The Gulf of Mexico Has a Pirate Problem

The Gulf of Mexico Has a Pirate Problem
'There has been an increase in the cadence of incidents in the Gulf of Mexico'.

Dryad Global’s latest Maritime Security Threat Advisory (MSTA) has outlined that the Gulf of Mexico is in the midst of a pirate problem.

According to the MSTA, on August 7, pirates onboard two speedboats boarded and robbed a manned semi-submersible drilling rig in the Bay of Campeche approximately 28nm north of Paraiso. The MSTA also notes that, on August 10, a vessel was approached by suspected pirates when transiting inbound to Puerto Dos Bocas.

“There has been an increase in the cadence of incidents in the Gulf of Mexico,” the MSTA states.

“Since 22 May 2022, there have been six maritime events just within the Bay of Campeche. Three supply vessels have been attacked, and three oil platforms,” the MSTA adds.

“Despite previously focusing on unmanned assets, there has been a noticeable evolution where pirates are boarding vessels or oil platforms when personnel are present,” the MSTA continues.

A previous version of the MSTA, which was published last month, outlined that, in the Gulf of Mexico, reporting indicated that on July 16, pirates attacked five Pemex satellite platforms in the Cantarell Productive Field in the Bay of Campeche.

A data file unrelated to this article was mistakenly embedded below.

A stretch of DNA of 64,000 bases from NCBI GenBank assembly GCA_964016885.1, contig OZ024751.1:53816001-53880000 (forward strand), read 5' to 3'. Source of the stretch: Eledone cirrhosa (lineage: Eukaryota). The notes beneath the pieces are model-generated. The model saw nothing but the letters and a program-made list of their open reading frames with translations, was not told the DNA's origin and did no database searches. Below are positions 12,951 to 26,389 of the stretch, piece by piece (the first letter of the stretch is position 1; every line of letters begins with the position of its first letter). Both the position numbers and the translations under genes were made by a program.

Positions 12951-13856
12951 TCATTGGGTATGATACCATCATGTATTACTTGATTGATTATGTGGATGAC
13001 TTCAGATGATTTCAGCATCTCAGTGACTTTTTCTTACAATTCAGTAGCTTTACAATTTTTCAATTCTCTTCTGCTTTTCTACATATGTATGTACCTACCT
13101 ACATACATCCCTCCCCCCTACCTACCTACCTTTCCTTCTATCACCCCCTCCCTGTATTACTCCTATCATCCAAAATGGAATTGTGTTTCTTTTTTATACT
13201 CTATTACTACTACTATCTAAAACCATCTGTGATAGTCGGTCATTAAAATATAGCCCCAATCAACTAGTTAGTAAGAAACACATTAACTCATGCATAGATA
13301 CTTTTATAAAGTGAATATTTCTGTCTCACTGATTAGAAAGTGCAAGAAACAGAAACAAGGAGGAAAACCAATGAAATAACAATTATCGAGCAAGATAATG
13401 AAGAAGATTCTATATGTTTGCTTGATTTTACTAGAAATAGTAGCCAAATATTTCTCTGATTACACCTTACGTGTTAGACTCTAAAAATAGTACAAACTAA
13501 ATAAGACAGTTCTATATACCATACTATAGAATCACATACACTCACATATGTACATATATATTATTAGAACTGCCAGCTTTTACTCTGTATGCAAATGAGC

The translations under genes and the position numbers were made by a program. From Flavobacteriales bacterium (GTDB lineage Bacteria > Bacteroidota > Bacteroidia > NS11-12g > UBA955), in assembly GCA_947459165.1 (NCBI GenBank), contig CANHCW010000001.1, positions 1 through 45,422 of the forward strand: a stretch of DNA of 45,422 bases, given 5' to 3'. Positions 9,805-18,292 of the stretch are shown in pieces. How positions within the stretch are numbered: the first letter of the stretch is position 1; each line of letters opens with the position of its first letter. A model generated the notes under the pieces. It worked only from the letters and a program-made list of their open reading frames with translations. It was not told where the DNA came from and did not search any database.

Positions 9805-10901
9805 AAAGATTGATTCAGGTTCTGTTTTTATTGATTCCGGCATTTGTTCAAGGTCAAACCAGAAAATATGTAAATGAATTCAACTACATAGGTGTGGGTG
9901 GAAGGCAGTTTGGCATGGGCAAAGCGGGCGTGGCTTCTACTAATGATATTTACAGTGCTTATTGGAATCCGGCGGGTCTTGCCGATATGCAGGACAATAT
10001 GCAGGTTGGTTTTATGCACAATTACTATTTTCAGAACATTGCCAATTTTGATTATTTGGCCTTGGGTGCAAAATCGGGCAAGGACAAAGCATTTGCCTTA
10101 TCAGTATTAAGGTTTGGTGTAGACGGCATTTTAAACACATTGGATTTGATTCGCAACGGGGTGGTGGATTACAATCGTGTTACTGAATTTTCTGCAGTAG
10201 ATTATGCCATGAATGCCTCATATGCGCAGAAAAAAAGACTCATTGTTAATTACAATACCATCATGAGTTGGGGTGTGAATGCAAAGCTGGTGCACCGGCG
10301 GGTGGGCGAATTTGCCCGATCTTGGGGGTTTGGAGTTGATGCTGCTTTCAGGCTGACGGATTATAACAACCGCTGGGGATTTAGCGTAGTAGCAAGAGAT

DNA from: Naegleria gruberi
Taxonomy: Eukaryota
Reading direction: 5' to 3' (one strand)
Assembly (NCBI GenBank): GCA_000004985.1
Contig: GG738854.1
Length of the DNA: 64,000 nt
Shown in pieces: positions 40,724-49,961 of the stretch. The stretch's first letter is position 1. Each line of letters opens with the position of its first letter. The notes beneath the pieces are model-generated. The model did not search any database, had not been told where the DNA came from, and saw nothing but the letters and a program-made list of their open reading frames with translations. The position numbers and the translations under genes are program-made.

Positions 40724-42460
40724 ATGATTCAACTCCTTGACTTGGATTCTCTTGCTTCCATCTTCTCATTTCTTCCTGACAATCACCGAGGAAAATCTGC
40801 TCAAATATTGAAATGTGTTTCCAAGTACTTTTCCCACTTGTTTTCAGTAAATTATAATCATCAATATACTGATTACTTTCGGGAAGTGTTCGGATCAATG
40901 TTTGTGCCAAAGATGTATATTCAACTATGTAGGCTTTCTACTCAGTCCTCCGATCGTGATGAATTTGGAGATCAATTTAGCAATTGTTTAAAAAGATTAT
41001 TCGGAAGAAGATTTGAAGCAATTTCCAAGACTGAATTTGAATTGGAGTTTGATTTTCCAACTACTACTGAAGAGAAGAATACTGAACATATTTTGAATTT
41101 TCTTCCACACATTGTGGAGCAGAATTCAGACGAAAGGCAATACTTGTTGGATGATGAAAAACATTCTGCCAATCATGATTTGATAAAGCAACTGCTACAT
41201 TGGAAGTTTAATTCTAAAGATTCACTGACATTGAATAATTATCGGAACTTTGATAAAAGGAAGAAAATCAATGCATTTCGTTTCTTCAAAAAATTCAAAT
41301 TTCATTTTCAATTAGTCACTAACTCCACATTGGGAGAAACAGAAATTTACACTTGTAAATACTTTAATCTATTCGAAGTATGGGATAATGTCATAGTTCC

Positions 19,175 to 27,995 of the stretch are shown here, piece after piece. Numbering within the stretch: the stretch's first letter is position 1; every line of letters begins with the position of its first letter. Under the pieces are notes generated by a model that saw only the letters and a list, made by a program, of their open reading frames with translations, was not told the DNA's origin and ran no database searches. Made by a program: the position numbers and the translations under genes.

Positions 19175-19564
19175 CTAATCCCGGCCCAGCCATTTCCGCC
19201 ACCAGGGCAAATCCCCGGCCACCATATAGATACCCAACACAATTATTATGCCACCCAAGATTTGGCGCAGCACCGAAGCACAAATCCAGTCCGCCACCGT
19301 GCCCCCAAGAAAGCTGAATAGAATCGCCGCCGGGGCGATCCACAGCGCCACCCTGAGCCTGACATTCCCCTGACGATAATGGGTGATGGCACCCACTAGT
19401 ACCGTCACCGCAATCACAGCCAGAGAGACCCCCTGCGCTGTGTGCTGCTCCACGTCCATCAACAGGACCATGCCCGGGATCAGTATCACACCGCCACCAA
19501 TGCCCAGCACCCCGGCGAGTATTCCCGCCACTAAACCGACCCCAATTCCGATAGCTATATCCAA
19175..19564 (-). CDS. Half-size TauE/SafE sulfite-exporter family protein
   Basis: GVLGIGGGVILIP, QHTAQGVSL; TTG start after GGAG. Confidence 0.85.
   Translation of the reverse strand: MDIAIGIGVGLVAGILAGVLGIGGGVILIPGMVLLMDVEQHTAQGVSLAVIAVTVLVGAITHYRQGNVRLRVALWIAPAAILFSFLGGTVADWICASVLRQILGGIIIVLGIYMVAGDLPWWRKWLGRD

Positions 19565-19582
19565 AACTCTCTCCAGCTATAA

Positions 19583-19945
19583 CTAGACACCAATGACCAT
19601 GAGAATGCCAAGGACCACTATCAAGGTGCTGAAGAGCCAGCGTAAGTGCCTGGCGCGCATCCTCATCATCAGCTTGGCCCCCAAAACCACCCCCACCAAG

“The Bay of Campeche remains the epicenter of maritime crime and piracy within the Gulf of Mexico,” the MSTA noted at the time.

“Currently there is believed to be a significant degree of under-reporting of incidents within the Gulf of Mexico,” the MSTA added.

At the time of writing, a U.S. State Department map warns travelers to exercise increased caution at every Mexican state bordering the Gulf of Mexico, except Taumalipas, which has a do not travel warning, and Yucatan and Campeche, which warn travelers to exercise normal precautions.

Iran, Sierra Leone

Dryad Global’s latest MSTA also highlighted pirate activity in Iran and Sierra Leone.

“Iranian state media claimed that Iranian naval vessels thwarted a pirate attack in the Red Sea on 10 August,” the MSTA stated.

“This comes after reports last week that the Iranian navy thwarted a pirate attack in the Gulf of Aden. Beyond Iranian vessels, no such attacks have taken place against any commercial vessels within the area across a protracted timeframe,” the MSTA added.

“It is assessed that Iran likely seeks to justify its military build up in the Red Sea and Gulf of Aden under the auspices of piracy,” the MSTA continued.

Looking at Sierra Leone, the MSTA pointed out that, during protests on August 11, reporting indicated a vessel was boarded by a suspected pirate in the Freetown Anchorage Area.

“The pirate escaped upon sighting, and the vessel and crew were reported safe,” the MSTA stated.

“This is the first reported incident off Sierra Leone since 2020 and does not represent a change in the risk environment,” the MSTA added.

To contact the author, email

What do you think? We’d love to hear from you, join the conversation on the Rigzone Energy Network.

The Rigzone Energy Network is a new social experience created for you and all energy professionals to Speak Up about our industry, share knowledge, connect with peers and industry insiders and engage in a professional community that will empower your career in energy.